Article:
10 July 2012

The Pitfalls of "Green" Standards: Defeat of EPEAT?

EPEAT® is an environmental rating system that is supposed to help buyers choose green and sustainable computers and electronic equipment. Recyclability is one of its criteria. But apparently modern tablets and mobile devices don't fit easily into its standards. Apple has withdrawn all its certified products and won't submit future products for approval. Does this mean EPEAT is obsolete? What does this suggest for other "green" standards?

[Update 2012-07-13 2245gmt: Apple has announced that it will rejoin the EPEAT system and that all of its products that were formerly registered there are back on the EPEAT list. However, "We look forward to working with EPEAT as their rating system and the underlying IEEE 1680.1 standard evolve." Such standards have to evolve if newer, cooler products are to receive the EPEAT certification. Much of this post is still relevant: Certification systems need to be adaptable if they are not to be left behind by advancing technology.] [See further updates below.]

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The voluntary EPEAT standard was developed in 2003-2004 by a team representing "manufacturing, environmental advocacy, academic, trade association, government and recycling entities", including Apple Computer Inc.

However, computers have evolved quite a bit from the desktops, CRTs and laptops of that period. Apparently Apple has decided that its current and future designs will be unable to be disassembled and recycled as the EPEAT standard requires. So it has asked that its products be removed from the registry, and will not submit products for certification in the future (see this WSJ blog post).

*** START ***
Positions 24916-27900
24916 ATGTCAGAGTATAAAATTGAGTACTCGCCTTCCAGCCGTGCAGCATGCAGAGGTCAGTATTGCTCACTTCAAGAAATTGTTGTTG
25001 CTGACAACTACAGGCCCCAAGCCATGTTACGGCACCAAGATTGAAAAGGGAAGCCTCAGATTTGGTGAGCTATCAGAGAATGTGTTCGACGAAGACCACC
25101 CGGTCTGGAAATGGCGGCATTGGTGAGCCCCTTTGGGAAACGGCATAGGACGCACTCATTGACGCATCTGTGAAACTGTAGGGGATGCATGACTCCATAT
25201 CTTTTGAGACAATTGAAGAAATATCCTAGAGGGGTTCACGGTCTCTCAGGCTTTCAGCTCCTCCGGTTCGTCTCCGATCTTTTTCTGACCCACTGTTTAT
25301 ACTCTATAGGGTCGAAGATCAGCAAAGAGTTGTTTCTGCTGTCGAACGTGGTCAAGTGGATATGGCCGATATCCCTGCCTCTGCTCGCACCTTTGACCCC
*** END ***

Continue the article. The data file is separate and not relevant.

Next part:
According to that post,
One of Apple’s newest products, the MacBook Pro with a high-resolution “Retina” display, was nearly impossible to fully disassemble, said Kyle Wiens, co-founder of iFixit.com, a website that provides directions for users to repair their own machines. The battery was glued to the case, and the glass display was glued to its back. The product, released just a month ago, had not been submitted for EPEAT certification, according to the organization.
[Robert] Frisbee[, CEO of EPEAT,] said that the structure of that laptop would have made it ineligible for certification. “If the battery is glued to the case it means you can’t recycle the case and you can’t recycle the battery,” Frisbee said.
Presumably other manufacturers of tablets, smartphones, and newer laptops are facing similar design challenges. (No tablets are listed in the EPEAT registry.)

Green Standards

This situation raises a question that applies to all green certification, labeling, and registration schemes: What happens when technology outruns your carefully crafted compromise criteria?

And what happens when an obsolete certification scheme has become embedded in purchasing requirements? Many educational and public-sector institutions have established purchasing preference for EPEAT-registered electronic equipment. ("On 2007-01-24, President George W. Bush issued Executive Order 13423, which requires all United States Federal agencies to use EPEAT when purchasing computer systems." Source Wikipedia article.) Presumably educational institutions and government agencies will still want to buy Apple products sometimes. They will have to find ways to work around their outdated purchasing rules. Or maybe they will forego Apple products, as San Francisco threatens to do.

There are hundreds of green seals, badges, certifications and the like. Some, like ENERGY STAR, are managed by government agencies. Others, like LEED, UL Environment, and Marine Stewardship Council, and  are administered by industry groups or private organizations. All are meant to provide a shorthand way to communicate with purchasers, compressing elaborate evaluation criteria into a simple symbol or three- or four-level rating ("platinum, gold, silver, bronze").